Mason Row Wins Unanimous Council Approval

By Stephen Siegel
Falls Church Times Staff
January 12, 2016

In the end, it was anti-climactic.

More than three years after Spectrum Development first approached Falls Church City planners with their idea to build a mixed-use project at Broad and West streets, a unanimous City Council approved the controversial project on a 6-0 vote late Monday night.

The unanimity was somewhat unexpected, and one possible vote against it didn’t materialize because long-time project critic David Snyder chose to abstain from the vote due to a conflict of interest. He said he has retained some members of Spectrum’s development team in a zoning issue he has before the City, and didn’t want his vote to be seen as having been influenced by that situation one way or the other.

Still, the unanimity of the other six councilors was surprising in its own right. But more than one Councilor said the project had improved considerably in the last few weeks, and Marybeth Connelly said she would have been a “no” vote if the vote had been held in the fall, before those changes were made.

Ms. Connelly lauded the rejection of the project by the City’s Planning Commission in November for galvanizing the developers to make the necessary changes to win her vote and to gain approval from the Council. “This project got so much better after the Planning Commission decided not to send it forward,” she said just prior to the vote.

Her words were no doubt music to the ears of Planning Commission head Rob Meeks, who told the Times in November that he hoped their decision to reject the project on a 3-3 vote would be a catalyst for positive changes to the proposal.

Mayor David Tarter, who had been moderately critical in his comments about the project and was regarded as a possible swing vote, also said the proposal had improved dramatically during the last two months, and he indicated that those changes were sufficient to gain his vote.

Mr. Tarter added that he hopes approval of Mason Row will encourage other development in what he described as an “underserved” part of the City. West Broad Street between West and Shreve does still have a large number of automotive uses — repair shops, car sales, and the U-Haul site, among other businesses.

Despite the 6-0 vote, the project was controversial among residents to the bitter end of the three year long debate on it. Letters and emails continued to pour into City Hall from residents on both sides of the issue, although it appeared there were more emails against, just as there were more public speakers urging a no vote.

Largely because of the number of residents who wanted to speak against the proposal, the Council meeting, which began at 7:30 pm, didn’t adjourn until 11:20 pm. The Mason Row vote was taken around 11 pm.

The vote ends the long-running public debate on the project and allows the next step to begin. That step will be for the developers to submit a site plan and seek permits to begin construction, although that construction probably won’t begin for up to a year.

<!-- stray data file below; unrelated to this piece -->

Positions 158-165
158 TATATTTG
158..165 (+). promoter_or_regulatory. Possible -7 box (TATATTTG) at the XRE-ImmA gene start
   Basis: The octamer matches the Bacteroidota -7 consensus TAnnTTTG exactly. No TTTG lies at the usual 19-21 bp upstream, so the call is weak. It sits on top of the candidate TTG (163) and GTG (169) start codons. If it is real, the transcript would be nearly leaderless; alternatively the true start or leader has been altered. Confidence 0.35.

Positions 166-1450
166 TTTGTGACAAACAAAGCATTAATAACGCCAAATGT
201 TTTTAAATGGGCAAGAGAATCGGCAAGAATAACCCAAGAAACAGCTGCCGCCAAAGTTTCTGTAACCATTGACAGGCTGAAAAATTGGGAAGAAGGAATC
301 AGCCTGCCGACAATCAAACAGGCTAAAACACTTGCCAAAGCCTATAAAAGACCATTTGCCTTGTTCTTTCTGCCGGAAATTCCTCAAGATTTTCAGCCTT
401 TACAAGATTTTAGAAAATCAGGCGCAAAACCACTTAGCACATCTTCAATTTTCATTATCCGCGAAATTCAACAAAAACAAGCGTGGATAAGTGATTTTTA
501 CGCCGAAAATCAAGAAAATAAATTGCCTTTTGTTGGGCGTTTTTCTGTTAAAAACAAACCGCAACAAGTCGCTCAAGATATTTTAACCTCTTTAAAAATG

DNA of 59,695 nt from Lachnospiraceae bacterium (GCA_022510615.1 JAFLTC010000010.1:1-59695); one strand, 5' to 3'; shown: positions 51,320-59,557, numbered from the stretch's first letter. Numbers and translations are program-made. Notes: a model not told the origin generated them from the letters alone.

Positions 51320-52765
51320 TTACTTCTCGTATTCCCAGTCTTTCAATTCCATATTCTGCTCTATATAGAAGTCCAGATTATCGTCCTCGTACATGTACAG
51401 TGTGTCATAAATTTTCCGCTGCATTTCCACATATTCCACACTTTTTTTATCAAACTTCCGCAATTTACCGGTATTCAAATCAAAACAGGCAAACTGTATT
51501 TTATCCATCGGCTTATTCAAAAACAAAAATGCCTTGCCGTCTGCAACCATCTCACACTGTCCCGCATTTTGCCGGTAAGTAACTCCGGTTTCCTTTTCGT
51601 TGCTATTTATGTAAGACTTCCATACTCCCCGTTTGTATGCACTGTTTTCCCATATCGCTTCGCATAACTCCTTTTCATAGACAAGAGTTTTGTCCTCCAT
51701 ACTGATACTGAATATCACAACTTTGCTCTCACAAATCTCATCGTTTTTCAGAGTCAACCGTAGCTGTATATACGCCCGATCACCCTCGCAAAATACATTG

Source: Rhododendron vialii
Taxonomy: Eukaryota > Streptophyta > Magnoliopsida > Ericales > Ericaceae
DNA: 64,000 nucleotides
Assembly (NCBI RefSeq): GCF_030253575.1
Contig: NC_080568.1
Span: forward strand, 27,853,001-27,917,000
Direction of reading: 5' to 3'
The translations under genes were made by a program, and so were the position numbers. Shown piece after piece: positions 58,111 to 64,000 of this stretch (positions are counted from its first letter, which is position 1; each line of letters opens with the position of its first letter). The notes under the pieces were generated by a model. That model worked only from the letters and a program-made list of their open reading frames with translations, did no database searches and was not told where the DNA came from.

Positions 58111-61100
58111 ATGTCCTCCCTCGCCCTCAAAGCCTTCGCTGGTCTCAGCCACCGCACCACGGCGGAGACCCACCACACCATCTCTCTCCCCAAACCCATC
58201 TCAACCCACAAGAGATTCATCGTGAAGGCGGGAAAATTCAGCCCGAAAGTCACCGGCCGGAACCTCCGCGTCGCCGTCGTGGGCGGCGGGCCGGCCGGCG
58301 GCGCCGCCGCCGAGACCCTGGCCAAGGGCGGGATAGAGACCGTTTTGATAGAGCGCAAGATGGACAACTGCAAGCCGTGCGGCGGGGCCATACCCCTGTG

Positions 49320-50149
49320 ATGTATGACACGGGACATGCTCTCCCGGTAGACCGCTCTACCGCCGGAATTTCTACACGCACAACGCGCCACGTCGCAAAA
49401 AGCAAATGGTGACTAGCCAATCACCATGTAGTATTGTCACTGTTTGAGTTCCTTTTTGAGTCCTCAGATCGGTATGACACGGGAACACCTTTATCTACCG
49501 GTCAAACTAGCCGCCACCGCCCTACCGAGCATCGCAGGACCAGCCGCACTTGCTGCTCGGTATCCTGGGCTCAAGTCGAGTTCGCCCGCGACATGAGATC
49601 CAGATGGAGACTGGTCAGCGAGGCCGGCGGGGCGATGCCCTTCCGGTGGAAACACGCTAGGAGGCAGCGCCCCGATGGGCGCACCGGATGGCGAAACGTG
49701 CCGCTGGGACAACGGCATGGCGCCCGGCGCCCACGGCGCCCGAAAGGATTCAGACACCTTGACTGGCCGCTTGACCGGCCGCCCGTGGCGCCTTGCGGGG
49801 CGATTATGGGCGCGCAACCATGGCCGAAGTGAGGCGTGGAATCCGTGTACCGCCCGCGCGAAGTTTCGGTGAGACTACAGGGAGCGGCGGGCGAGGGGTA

One of the criticisms of the project mentioned by many has been that its design and amenities have repeatedly changed, and a variety of details do still need to be worked out in that site plan approval process. Some residents who urged the Council to vote against it cited confusion and a lack of clarity over some details that didn’t appear to be nailed down as a reason to vote no.

But the Council decided there was sufficient clarity to move forward, and City Manager Wyatt Shields reassured the Council prior to the vote that the City had adequate protections in place to ensure the developer builds the project as proposed, including the commercial features of an extended-stay hotel and a movie theater that will feature food service. Those features are keys to the project delivering the anticipated increase in revenue that the City wants to see.

Councilor Karen Oliver agreed with some of the critics that there were some details that were uncertain, but said just prior to announcing her vote that “nothing is guaranteed except death and taxes.” She felt the project was certain enough to warrant a yes vote.

The proposal is the largest such project approved in the City to date. Consolidating more than four acres of privately-owned land, Mason Row will occupy all the land north of Broad Street between West Street and the St. James Church.

In addition to a hotel and multi-screen movie theater, it will have a variety of retail and restaurants; office space; a parking garage; an outdoor gathering space suitable for music; and 322 apartments, including 23 that meet the City’s affordable housing requirements.

The key changes to the project that allowed the Council to accept it were a reduction in the apartment count from 340 to 322; a reduction in height on the north side of the project achieved by taking one floor off the top; and the relocation of a trash bay access point from West Street to an internal location, among other modifications.

January 12, 2016 


2 Responses to “Mason Row Wins Unanimous Council Approval”

  1. Steve Wisemiller Falls Church City on January 12th, 2016 11:46 pm

    Nice reporting..thanks for the update Steve

  2. Stephen Siegel on January 13th, 2016 8:43 am

    You’re welcome, Steve.

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